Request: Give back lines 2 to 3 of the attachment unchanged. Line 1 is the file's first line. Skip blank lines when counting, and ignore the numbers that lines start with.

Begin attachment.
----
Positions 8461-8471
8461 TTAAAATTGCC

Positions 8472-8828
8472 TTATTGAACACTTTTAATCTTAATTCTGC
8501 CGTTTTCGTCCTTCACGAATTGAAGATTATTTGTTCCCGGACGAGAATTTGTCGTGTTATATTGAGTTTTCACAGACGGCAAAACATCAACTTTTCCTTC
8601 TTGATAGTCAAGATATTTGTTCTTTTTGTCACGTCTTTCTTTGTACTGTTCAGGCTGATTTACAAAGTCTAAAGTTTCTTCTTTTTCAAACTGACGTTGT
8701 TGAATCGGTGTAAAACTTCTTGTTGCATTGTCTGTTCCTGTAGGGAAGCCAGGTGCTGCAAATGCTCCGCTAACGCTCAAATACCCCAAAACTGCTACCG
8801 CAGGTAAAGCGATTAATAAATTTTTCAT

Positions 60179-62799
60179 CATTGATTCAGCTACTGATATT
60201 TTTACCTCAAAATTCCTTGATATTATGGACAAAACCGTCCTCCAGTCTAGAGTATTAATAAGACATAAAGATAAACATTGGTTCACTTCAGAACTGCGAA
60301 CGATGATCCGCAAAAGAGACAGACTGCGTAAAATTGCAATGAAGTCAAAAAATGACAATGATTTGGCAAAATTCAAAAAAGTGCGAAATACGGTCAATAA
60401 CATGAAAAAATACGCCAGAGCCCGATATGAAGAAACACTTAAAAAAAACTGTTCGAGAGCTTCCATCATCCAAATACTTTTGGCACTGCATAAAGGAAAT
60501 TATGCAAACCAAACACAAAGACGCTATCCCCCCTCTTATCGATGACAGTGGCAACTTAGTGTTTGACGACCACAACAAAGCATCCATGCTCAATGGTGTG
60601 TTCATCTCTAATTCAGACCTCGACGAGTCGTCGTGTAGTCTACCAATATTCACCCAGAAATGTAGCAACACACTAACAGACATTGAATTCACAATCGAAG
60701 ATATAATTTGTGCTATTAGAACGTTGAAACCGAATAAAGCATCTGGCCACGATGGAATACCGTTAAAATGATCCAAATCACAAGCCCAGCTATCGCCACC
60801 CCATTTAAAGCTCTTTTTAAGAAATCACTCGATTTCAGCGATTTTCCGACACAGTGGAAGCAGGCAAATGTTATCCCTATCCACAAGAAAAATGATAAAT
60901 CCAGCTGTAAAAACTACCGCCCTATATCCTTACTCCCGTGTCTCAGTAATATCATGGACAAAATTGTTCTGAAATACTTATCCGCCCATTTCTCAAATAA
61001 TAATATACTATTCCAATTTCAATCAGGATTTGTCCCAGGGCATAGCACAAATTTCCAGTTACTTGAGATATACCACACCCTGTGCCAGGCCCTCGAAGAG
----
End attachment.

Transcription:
8461 TTAAAATTGCC

Positions 8472-8828